Continuous Air Barrier in Exterior Walls

Scope Images
Identify what materials will constitute the continuous air barrier around the building envelope.
Identify what materials will constitute the continuous air barrier around the building envelope.
Scope

Ensure that a continuous air barrier exists around the entire thermal envelope of the home and that the air barrier is in full contact with the insulation.

  • Identify on house plans what materials will constitute the air barrier in all components of the home’s thermal envelope including the walls, floors, and ceiling. 
  • Install the continous air barrier which could consist of one or a combination of any of the following air barrier materials: 
    • rigid materials like foam board insulation, drywall, plywood, or OSB
    • flexible materials like house wrap, with all seams and edges sealed and with the house wrap supported using approved fasteners (don't use kraft paper or other materials that tear easily) 
    • fluid-applied membranes like liquid membranes, which are applied with a paint brush, roller, or sprayer over the sheathing
    • spray foam – if used as the air barrier it should be at least 5.5 inches thick if open-cell or at least 1.5 inches thick if closed-cell spray foam insulation.  
  • Seal all seams, gaps, and holes in the air barrier.
  • ENERGY STAR requires that an air barrier be installed at the exterior vertical surface of the wall insulation in all climate zones and also that an air barrier be installed at the interior vertical surface in Climate Zones 4-8.  For ceilings, ENERGY STAR permits the air barrier to be at the interior or exterior horizontal surface in IECC Climate Zones 1-3 and at the interior horizontal surface in Climate Zones 4-8 (ENERGY STAR 2015).

See the Compliance Tab for related codes and standards requirements, and criteria to meet national programs such as DOE’s Zero Energy Ready Home program, ENERGY STAR Certified Homes, and Indoor airPLUS.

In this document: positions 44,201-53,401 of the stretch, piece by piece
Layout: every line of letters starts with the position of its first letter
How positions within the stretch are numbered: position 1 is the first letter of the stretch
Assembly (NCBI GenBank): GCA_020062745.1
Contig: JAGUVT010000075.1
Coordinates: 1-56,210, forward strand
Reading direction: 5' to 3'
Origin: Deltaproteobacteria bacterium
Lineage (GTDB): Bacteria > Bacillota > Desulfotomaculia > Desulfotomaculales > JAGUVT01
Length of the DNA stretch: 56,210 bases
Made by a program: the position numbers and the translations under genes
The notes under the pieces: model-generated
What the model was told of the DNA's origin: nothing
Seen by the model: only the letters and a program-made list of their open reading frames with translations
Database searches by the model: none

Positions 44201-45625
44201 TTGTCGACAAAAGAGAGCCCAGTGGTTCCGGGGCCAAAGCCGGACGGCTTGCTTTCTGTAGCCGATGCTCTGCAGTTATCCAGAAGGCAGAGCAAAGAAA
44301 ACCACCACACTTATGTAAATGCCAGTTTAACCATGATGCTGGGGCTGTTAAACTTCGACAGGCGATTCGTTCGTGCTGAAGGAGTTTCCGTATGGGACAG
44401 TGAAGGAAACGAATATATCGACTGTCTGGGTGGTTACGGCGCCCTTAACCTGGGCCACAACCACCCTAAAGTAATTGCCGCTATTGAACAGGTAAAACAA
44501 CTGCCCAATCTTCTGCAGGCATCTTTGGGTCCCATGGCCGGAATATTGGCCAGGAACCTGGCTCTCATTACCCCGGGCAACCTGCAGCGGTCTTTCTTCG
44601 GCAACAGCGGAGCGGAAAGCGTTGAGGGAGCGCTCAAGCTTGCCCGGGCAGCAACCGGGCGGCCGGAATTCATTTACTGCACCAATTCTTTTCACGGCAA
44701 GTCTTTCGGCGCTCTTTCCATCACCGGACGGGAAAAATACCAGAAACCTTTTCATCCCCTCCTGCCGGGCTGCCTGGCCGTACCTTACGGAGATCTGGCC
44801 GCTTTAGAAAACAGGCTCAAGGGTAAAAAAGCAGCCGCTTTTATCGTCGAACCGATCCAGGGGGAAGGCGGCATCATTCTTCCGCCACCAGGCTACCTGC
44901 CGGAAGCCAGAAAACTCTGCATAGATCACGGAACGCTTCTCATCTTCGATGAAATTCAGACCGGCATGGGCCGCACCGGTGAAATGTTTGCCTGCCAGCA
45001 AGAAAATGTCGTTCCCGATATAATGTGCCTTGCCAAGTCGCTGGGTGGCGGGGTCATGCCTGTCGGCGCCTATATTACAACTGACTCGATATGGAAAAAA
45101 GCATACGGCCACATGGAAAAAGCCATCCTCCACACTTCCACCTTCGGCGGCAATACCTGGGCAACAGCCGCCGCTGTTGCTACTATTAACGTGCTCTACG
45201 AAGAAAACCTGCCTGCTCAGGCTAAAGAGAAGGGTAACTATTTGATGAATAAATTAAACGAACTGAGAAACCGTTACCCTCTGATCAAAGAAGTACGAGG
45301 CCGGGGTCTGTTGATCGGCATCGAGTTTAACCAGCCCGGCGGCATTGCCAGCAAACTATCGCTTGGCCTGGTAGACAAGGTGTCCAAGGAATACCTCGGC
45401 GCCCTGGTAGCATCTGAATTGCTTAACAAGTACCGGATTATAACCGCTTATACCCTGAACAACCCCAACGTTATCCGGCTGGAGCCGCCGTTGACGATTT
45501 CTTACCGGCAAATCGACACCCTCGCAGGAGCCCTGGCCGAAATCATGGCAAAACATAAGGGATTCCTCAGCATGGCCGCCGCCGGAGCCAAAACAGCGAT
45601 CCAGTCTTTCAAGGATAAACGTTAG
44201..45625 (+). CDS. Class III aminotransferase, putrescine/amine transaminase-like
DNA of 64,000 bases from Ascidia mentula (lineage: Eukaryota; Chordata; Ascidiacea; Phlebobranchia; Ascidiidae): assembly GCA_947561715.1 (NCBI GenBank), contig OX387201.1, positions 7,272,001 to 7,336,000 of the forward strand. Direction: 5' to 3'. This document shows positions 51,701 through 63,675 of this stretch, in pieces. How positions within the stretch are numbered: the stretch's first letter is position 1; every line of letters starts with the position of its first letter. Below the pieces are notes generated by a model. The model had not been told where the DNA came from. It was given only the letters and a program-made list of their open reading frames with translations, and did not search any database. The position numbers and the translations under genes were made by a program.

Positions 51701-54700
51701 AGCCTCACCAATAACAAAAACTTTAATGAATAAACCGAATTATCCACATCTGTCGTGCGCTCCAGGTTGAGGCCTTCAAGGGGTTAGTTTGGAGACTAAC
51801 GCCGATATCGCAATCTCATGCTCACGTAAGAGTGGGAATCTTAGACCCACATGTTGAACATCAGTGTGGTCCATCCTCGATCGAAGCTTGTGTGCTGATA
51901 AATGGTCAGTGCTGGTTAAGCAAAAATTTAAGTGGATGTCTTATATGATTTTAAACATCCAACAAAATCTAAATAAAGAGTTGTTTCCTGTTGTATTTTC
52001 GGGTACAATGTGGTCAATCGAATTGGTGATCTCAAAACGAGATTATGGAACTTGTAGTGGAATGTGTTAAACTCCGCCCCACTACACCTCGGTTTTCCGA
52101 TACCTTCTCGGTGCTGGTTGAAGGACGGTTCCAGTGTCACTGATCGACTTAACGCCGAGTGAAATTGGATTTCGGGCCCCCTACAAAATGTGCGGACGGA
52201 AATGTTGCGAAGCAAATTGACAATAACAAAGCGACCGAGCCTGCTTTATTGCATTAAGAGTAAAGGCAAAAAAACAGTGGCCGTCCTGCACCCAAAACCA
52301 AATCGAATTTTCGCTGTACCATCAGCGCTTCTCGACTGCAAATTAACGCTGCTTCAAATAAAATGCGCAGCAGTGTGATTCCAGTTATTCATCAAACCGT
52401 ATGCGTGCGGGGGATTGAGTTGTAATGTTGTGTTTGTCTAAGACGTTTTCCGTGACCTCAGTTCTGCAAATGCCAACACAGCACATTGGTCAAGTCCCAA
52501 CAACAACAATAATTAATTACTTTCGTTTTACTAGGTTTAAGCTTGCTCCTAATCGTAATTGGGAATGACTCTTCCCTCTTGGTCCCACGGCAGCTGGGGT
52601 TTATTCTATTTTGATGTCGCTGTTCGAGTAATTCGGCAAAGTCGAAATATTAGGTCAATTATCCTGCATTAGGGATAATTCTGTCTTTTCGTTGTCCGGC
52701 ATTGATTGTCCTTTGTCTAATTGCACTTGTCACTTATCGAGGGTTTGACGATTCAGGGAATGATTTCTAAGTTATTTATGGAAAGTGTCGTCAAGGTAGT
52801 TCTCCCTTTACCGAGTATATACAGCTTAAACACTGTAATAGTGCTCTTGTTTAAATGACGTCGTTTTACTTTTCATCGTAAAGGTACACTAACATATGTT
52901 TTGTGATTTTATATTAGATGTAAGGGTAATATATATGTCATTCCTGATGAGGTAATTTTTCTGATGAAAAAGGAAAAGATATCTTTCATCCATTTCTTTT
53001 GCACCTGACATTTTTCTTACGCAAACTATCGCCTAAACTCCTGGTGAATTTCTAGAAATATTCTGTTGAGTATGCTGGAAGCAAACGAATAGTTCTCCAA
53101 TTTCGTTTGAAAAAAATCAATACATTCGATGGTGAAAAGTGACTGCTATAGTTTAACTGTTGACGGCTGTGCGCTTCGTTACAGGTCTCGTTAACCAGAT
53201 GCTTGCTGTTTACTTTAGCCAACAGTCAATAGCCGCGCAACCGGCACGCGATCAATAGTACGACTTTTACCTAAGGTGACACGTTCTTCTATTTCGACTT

Description

The walls, floors, and roof/ceiling compose the physical shell of the home, also called the building enclosure or building envelope. Within these assemblies are components that comprise the home’s thermal envelope (insulation) and air barrier (sometimes referred to as the thermal boundary and pressure boundary). The air barrier layer or layers prevent the unwanted entry of outside air and escape of inside air. Code requires, and best practice dictates, that the home’s thermal layer of insulation be fully aligned with (in full continuous contact with) the home's continuous air barrier (see 2009, 2012, and 2015 IRC). The home’s thermal barrier of insulation must also be continuous for best performance. It should be installed without misalignments, compressions, gaps, or voids. See the guide  Insulation Installation Achieves RESNET Grade 1 for more installing insulation.

The air barrier can consist of any durable solid material that blocks air flow between conditioned space and unconditioned space, for example drywall, OSB, or rigid foam insulation can serve as an air barrier. While ENERGY STAR recommends rigid air barriers, flexible air barriers such as house wrap are acceptable if they are fully sealed at all seams and edges and supported using approved fasteners. For the air barrier to be continuous, any seams between sheets of material, or joints between one material and another, or holes must be sealed with a long-lasting air-sealing material. For example, seams in plywood or OSB can be caulked, seams in rigid foam can be sealed with compatible tapes, joints between drywall and framing can be sealed with caulk or spray foam, gaps around windows can be sealed with foam rods, spray foam, and self-adhesive flashing, holes around piping, wiring, or electrical boxes can be sealed with caulk, spray foam, or gaskets. Some exterior wall assemblies require additional air sealing details as described in the following guides: Walls behind Showers and Tubs, Staircase Walls, Walls behind Fireplaces, Attic Knee Walls, Skylight Shaft Walls, Walls Adjoining Porch Roof, Air Sealing Attached Garage, and Double Walls.